In April 15, 1981, Austrian conductor Herbert von Karajan (1908-1989) organized a press conference at the ORF regional studio in Salzburg to introduce to the world a revolutionary new medium, the Compact Disc Digital Audio System, or CD for short.
At the invitation of Karajan, who had actively participated in the realization of the new medium, the CD was presented by its developers and producers, Akio Morita (1921-1999), co-founder and president of Sony, Joop van Tilburg, head of the Philips Audio Division, and Richard Busch, managing director of PolyGram. To be heard here is an excerpt from that press conference, which includes Karajan's extensive commentary.
Akio Morita (Sony) and Herbert von Karajan. 15 april 1981
"A miracle": this was the word Herbert von Karajan used to describe the development of the new recording technology. The great musician, as well as the amateur scientist and technician, understood from the beginning that the radical change in the sound recording and reproduction principle, in that the sound information was no longer stored as an analog copy of the vibrations - as had been the case since the emergence of the record - but was encoded in myriads of digits, opened up new horizons in the world of 'recording musicʻ: Now one could deal with sounds in one's own way and transfer any conceptions to the new medium.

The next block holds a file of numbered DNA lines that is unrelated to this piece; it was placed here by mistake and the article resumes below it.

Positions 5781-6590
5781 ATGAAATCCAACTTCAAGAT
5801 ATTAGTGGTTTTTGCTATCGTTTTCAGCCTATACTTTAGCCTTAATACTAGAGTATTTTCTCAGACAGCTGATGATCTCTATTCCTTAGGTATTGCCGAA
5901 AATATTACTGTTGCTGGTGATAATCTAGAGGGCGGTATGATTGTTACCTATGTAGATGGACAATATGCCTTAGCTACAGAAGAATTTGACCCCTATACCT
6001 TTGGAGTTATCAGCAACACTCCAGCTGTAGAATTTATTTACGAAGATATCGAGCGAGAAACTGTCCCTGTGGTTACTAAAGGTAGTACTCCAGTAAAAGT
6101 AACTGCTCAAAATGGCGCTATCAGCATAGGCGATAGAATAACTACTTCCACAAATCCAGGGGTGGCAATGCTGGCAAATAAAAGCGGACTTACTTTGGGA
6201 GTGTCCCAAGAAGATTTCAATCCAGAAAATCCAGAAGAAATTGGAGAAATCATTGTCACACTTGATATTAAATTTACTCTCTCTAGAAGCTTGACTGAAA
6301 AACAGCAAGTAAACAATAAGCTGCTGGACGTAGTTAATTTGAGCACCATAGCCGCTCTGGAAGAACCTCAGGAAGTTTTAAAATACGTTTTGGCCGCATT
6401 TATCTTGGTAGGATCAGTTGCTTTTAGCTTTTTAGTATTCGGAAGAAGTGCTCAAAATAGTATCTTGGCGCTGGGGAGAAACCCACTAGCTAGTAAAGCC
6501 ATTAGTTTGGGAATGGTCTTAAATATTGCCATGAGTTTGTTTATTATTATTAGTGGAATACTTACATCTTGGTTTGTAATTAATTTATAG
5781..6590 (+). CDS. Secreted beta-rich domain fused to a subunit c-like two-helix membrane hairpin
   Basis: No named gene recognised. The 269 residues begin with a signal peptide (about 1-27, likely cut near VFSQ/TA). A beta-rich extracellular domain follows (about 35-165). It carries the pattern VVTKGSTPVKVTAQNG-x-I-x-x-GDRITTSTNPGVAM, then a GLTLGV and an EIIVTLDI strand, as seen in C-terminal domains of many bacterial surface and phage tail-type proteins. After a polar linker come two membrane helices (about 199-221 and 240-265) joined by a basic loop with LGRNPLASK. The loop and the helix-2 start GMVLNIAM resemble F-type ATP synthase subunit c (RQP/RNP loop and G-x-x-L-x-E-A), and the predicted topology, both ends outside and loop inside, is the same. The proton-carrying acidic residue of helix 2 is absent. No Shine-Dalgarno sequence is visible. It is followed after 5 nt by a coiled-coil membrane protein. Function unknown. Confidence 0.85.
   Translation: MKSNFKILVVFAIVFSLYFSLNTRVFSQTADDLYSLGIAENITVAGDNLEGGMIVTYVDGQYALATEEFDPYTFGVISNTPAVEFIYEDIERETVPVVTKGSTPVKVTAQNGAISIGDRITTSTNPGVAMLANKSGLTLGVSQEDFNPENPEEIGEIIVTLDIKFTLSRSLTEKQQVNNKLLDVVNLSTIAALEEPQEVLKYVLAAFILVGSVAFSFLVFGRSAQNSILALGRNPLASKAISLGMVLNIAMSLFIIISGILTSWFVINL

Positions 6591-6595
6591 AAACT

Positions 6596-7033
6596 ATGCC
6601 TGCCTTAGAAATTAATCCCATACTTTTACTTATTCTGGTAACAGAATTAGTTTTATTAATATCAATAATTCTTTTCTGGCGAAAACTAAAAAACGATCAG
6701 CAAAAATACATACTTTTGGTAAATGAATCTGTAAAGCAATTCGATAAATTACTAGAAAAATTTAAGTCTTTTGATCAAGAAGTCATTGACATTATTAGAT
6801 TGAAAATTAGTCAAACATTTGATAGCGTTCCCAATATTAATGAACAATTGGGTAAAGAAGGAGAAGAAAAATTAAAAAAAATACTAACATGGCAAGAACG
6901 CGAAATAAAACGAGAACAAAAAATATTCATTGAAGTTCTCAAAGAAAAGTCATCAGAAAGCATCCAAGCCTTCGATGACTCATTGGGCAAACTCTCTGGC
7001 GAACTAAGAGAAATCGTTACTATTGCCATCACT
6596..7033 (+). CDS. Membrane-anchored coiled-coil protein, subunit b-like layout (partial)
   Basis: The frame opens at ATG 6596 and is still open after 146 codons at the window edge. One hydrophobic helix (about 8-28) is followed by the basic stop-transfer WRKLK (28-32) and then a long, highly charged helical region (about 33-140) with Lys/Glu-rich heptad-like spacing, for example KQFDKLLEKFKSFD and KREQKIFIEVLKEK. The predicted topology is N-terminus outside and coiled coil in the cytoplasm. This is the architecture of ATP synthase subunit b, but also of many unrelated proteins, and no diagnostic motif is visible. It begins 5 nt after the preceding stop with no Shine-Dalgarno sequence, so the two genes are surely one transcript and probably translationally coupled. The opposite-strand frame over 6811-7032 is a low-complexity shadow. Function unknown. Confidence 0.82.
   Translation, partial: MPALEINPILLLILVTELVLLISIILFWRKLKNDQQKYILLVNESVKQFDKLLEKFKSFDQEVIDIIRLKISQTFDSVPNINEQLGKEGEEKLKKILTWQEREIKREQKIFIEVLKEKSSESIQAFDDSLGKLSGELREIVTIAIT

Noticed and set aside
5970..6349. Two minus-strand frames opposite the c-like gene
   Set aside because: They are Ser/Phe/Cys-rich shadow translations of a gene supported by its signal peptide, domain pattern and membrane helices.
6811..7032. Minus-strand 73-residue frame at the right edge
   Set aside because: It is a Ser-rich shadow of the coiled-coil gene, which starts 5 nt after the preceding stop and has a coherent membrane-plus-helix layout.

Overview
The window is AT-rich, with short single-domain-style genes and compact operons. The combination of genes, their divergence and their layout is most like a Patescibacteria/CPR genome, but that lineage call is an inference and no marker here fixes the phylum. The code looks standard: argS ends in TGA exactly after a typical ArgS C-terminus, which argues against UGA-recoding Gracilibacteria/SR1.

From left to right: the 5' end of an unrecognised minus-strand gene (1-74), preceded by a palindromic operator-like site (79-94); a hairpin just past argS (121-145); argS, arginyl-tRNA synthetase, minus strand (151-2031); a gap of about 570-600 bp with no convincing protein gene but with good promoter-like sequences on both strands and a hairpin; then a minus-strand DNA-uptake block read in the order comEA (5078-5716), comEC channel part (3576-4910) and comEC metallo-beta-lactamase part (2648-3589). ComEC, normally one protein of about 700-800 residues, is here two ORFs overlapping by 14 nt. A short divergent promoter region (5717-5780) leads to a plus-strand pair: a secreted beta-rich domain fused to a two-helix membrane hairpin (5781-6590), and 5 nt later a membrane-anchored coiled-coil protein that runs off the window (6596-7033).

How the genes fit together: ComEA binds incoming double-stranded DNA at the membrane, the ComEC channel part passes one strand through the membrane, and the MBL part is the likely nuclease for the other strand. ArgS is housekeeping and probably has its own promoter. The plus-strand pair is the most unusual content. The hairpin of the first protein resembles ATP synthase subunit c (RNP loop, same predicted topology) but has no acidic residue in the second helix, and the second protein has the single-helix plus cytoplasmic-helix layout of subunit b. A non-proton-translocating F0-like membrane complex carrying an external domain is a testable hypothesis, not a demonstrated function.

For the characteristics of these new technical possibilities he used the ambiguous word: manipulate. "This manipulating, which is positive in our sense, is as important as conducting itself" - he particularly emphasizes during the Salzburg press conference and, to illustrate his train of thought, brings up one of his favorite recordings: the Variations op. 31 by Arnold Schoenberg.
Akio Morita (Sony), Herbert von Karajan and Joop van Tilburg. 15 april 1981
Recorded with the Berlin Philharmonic, this disc was part of one of his own sound experiments, the creative process of which one of Karajan's contemporaries, Wolfgang Stresemann, describes in detail: "One uses extra microphones for voices to be emphasized that cannot be heard adequately for reasons of instrumentation, transposes individual orchestra members accordingly, experiments until the desired sound image emerges" - but such a sound image, of course, is what the composer is asking for. A very simple 'recipeʻ at first glance, but one that was not at all easy to realize in the studio of the time: the recording of this work, which lasted only about twenty minutes in total, stretched from December 1972 to February 1974! Now, however, the process of sound manipulation was considerably simplified and accelerated.
Presenting the Compact Disc in Salzburg (from left to right): Akio Morita (Sony), Herbert von Karajan, Ch. van Tilburg (Philips) and Richard Busch (Polygram)